NWTRCC Coordinating Committee Meeting
May 15, 2016 • Lansdowne, PA
Notes from sessions and workshops
- Friday evening program (below); tax season reports
- Saturday sessions: Discussions on evaluation, critique, future; field organizer; film showing
- Peter Goldberger Q & A; WTR 102
- Minutes from Business meeting
- Blog report on Poverty Reality Tour
Friday evening program
Jason Rawn showed photos from his time in Okinawa and on Jeju Island, Korea, protesting U.S. bases. The U.S. spends over $100B/year to maintain over 1000 military installations in 130 countries. South Korea pays $800M/year for U.S. “support.” The base on Jeju Island is called a Korean base, but once hostilities occur, the U.S. takes over the South Korea military. Samsung and Daewoo are suing the resistance for millions of dollars, trying to kill it. The police are brought in from other places and rotated out quickly; local police cover their faces because they don’t want to be identified protecting the base.
Bob Smith talked about the latest activities of the Brandywine Peace Community, which has been around 40 years. For a long time they worked on GE, leading to the first Plowhshare action in 1980. That plant in King of Prussia now belongs to Lockheed martin, the world’s largest war profiteer. Brandywine is now focusing on a drone warfare center on the other side of Montgomery County. National Guards all over the country are now part of the regular military. Brandywine will continue its demonstrations though the control center is open. They are also targeting The Vanguard Group, which invests in weapons, prisons and guns, and gave $1.4 million to the president of UPenn who makes $3.4 million in that position
Tax Season Days of Action, Divest from the Pentagon/Invest in People
Anne Barron: Went to the spring actions at Creech Air Force Base outside of Las Vegas – Mass Mobilization to Stop the Drone Wars, March 27 – April 2, 2016. She took war tax resistance lit and gave a short presentation but didn’t find much interest, except in the redirection part of it. In San Diego, they had their first public war tax resistance redirection this year, in front of the SD Library with a tiny house. Photos and link to story on the NWTRCC website. Anne spent a lot of time going to meetings, joining groups, and making connections starting in January. Feels there’s a good base to build on for next tax season.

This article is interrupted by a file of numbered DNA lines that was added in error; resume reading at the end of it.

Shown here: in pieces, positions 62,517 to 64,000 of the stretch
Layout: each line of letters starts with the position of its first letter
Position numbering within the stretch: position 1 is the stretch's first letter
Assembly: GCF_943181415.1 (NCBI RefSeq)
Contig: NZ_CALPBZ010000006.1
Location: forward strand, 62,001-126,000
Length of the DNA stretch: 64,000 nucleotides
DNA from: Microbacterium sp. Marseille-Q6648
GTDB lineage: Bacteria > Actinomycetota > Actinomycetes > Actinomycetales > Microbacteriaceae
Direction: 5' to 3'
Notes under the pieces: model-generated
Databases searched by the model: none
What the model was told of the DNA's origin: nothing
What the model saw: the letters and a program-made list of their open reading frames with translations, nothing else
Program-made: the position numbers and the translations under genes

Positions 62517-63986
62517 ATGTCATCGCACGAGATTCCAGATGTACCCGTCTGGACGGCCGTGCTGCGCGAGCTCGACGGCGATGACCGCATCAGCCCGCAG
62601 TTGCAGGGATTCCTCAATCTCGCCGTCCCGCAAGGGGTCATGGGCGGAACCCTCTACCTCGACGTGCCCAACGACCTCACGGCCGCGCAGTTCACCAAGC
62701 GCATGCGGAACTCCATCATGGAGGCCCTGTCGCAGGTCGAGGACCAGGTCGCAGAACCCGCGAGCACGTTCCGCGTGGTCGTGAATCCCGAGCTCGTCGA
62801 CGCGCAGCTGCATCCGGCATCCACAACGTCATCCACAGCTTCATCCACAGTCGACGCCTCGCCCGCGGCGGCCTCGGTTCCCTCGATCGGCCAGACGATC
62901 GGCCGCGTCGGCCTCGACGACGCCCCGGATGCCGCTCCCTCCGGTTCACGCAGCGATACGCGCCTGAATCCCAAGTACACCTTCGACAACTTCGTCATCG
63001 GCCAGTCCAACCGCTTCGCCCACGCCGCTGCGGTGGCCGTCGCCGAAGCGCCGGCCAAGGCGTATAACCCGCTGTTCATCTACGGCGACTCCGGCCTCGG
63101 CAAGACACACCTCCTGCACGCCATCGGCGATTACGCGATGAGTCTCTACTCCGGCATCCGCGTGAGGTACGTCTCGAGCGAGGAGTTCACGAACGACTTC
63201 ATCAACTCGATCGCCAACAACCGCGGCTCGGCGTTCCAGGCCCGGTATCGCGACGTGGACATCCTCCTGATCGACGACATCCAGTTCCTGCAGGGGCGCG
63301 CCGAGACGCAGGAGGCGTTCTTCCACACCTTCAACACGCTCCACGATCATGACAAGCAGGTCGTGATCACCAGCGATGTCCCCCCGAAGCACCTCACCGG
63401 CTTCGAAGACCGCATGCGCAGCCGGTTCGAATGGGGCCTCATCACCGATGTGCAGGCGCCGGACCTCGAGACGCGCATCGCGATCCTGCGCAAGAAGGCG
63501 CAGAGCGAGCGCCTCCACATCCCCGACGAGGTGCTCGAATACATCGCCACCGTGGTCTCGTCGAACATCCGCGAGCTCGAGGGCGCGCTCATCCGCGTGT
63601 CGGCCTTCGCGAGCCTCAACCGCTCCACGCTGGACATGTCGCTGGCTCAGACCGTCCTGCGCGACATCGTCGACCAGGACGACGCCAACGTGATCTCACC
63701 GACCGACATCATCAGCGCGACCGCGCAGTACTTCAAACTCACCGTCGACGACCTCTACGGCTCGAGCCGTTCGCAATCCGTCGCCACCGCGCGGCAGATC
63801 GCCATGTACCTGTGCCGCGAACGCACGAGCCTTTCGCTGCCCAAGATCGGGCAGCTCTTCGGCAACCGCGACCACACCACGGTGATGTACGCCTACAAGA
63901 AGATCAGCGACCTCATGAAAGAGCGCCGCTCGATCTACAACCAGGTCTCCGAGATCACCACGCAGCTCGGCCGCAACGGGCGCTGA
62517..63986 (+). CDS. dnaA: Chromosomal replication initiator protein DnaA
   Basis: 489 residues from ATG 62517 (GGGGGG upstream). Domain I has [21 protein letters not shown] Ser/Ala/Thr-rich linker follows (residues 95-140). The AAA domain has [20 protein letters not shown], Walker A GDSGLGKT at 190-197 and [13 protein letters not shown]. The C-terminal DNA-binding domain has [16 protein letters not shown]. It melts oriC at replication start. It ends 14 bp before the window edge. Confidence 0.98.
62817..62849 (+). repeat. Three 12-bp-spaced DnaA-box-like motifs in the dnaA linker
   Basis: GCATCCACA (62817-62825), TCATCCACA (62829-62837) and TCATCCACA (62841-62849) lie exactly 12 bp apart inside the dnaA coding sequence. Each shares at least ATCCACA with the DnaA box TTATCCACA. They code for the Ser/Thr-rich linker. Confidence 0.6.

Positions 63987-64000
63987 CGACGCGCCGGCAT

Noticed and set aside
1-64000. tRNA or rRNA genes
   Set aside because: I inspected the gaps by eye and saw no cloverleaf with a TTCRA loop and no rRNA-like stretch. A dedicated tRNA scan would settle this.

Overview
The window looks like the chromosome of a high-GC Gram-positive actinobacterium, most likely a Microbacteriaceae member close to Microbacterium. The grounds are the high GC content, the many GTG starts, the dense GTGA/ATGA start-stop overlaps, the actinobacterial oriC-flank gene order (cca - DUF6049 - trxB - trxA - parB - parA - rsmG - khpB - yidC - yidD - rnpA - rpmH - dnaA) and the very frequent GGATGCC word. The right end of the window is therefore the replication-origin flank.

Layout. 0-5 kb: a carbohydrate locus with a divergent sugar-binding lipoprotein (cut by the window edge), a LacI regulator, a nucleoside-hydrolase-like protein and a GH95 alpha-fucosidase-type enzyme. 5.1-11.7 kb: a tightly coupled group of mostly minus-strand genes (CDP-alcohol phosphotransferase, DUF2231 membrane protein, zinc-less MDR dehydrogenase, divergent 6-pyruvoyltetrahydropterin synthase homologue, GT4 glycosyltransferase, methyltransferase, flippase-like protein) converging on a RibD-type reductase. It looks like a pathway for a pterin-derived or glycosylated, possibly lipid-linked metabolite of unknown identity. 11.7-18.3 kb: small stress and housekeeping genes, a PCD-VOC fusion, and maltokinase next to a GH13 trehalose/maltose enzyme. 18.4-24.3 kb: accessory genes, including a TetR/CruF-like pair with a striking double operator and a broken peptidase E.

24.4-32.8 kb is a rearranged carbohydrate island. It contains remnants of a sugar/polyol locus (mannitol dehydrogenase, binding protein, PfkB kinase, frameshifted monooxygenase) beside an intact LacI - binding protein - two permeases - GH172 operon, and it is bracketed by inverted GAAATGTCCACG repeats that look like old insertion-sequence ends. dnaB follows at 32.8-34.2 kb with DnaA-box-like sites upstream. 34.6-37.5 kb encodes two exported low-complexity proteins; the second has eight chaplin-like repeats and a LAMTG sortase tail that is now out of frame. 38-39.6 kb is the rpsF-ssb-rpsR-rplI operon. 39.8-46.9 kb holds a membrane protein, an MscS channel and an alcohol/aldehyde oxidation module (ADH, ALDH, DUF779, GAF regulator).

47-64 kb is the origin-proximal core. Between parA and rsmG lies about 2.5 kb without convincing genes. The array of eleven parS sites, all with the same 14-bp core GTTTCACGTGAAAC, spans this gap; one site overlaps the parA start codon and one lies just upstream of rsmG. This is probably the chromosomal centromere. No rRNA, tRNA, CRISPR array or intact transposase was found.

Ginny Schneider: Maine had 11 actions for tax day and before. One person leafleted at a college for 6 weeks, each Tuesday. Another tabled at Kennebunk contra dances. The list for the Maine WTR Resource Center had gotten stale, so a lot of time was spent making phone calls and updating lists. The “divest” word really catches young people on campuses. But how do we get people to take personal action? Making
Craig Simpson, New England WTR: Mary Regan announced the group’s grants at a protest of General Electric, which is moving its national headquarters to Boston tax-free. NEWTR gave away $6,000 to 6 groups.
Peter Smith, Michiana War Tax Refusers, South Bend: Worked on piggybacking with other groups but not much developed. Did a penny poll on MLK Day and on Earth Day. On tax day only 5 people came but they have stands for “surrogate” sign holders. See photos on NWTRCC website.
Mike Levinson: We need to sustain discussion for WTR through the year, not just on tax day. Bob Smith agrees.
Ruth: NYC People’s Life Fund has been resurrected after Sally Marx’s death a few years ago. They gave away grants during the tax day vigil at the IRS.
A lively discussion began about using the “divest from the pentagon” phrase but we ran out of time, so it will be continued at the Sat. a.m. workshop.
Robin Harper brought a chart of his history of redirection. He’ll hang it up on Saturday (and hopefully we have some pictures to share with those not in attendance).